Lib Dems face difficult dilemma
The UK's third party finds itself kingmaker after election but faces a tough decision.
Last Modified: 07 May 2010 22:11 GMT
Clegg has found himself centre stage after UK elections produced a hung parliament [EPA]

Despite losing five seats in a general election in which they were widely expected to increase their representation, Britain's Liberal Democrats find themselves as kingmakers in the post-election hiatus of a hung parliament.

Final results on Friday gave the main opposition Conservative party the most seats with 306 constituencies, while the ruling Labour party trailed second with 258 and the Liberal Democrats took 57.

Nick Clegg, the Liberal Democrat leader, made a clear overture to David Cameron, the leader of the Conservatives, early on Friday when he said that Cameron's party, having taken the most seats, had "the first right to seek government".

That was met with a clear response from Cameron, who said he was making a "big, open and comprehensive" offer to the Liberal Democrats to help form a majority government.

'Desperate politician'

Cameron's wooing included a number of tempting inducements for Clegg's party, ranging from the scrapping of ID cards to support for low carbon industries.

But on the issue that the Liberal Democrats have made the centrepiece of their electoral campaign, the radical reform of the country's electoral system, the Conservative leader would merely promise an "all party committee of inquiry on political and electoral reform".

special report

Enter stage right Gordon Brown, Britain's beleagured prime minister, as he desperately tries to cling to power in the aftermath of the poll.

While allowing that the Conservatives and Liberal Democrats could continue their deliberations, Brown made it equally clear that he was prepared to deliver immediate legislation for a referendum on electoral reform if Clegg was prepared to keep him in Downing Street.

Such an alliance between the Labour and the Liberal Democrats, already being dubbed a "coalition of the losers," would see Clegg propping up a prime minister he described during the election as a "desperate politician" and whose party he declared had been "a stubborn block to reform and progress" for 13 years.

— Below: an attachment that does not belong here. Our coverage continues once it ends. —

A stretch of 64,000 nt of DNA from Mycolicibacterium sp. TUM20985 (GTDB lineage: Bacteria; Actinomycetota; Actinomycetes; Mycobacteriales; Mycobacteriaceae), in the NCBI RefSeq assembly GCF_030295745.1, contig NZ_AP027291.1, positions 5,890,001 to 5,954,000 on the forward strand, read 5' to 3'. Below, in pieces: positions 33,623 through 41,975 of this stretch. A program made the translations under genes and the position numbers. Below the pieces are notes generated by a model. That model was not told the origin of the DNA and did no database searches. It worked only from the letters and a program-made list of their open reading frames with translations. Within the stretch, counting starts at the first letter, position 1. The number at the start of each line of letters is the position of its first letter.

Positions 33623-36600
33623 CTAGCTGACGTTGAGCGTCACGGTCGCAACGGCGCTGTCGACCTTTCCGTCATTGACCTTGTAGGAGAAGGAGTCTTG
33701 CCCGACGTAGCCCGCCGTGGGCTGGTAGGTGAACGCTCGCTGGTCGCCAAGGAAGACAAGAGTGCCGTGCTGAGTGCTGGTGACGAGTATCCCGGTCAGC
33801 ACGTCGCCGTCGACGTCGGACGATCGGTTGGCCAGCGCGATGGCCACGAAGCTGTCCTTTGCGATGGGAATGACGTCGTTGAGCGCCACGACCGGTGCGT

'Triple-lock' mechanism

If Clegg accepts a formal coalition with either party he is then faced with what is known as his party's "triple-lock" policy.

The mechanism, introduced by Paddy Ashdown, a former Liberal Democrat leader, means that Clegg would need the agreement of his MPs, the party's executive and the membership before he could enter into government with either of the two larger parties.

The "triple-lock" rules state that any agreement that "could affect the party's independence of political action" requires the support of 75 per cent of the parliamentary Liberal Democrat party, and 75 per cent of the party's federal executive (and failing that the support of two-thirds of the wider party).

Some political analysts have suggested that one way of getting around the "triple-lock" policy would be for the Liberal Democrats to support either party on a bill-by-bill basis, rather than in any formal coalition, with Clegg then avoiding having to put such a deal to the membership for a vote.

As Clegg begins weekend consultations with his party, he is currently faced with one offer that fails to provide the Liberal Democrats with their most cherished ambition and another in which it props up a government whose policies it has consistently criticised.

Reaching a decision could end up being a long and cumbersome process and even then there is no guarantee Clegg would get support for any agreement.

It is a difficult dilemma for the Liberal Democrat leader and Cameron's appeal for a "quick" agreement looks increasingly optimistic.

Al Jazeera
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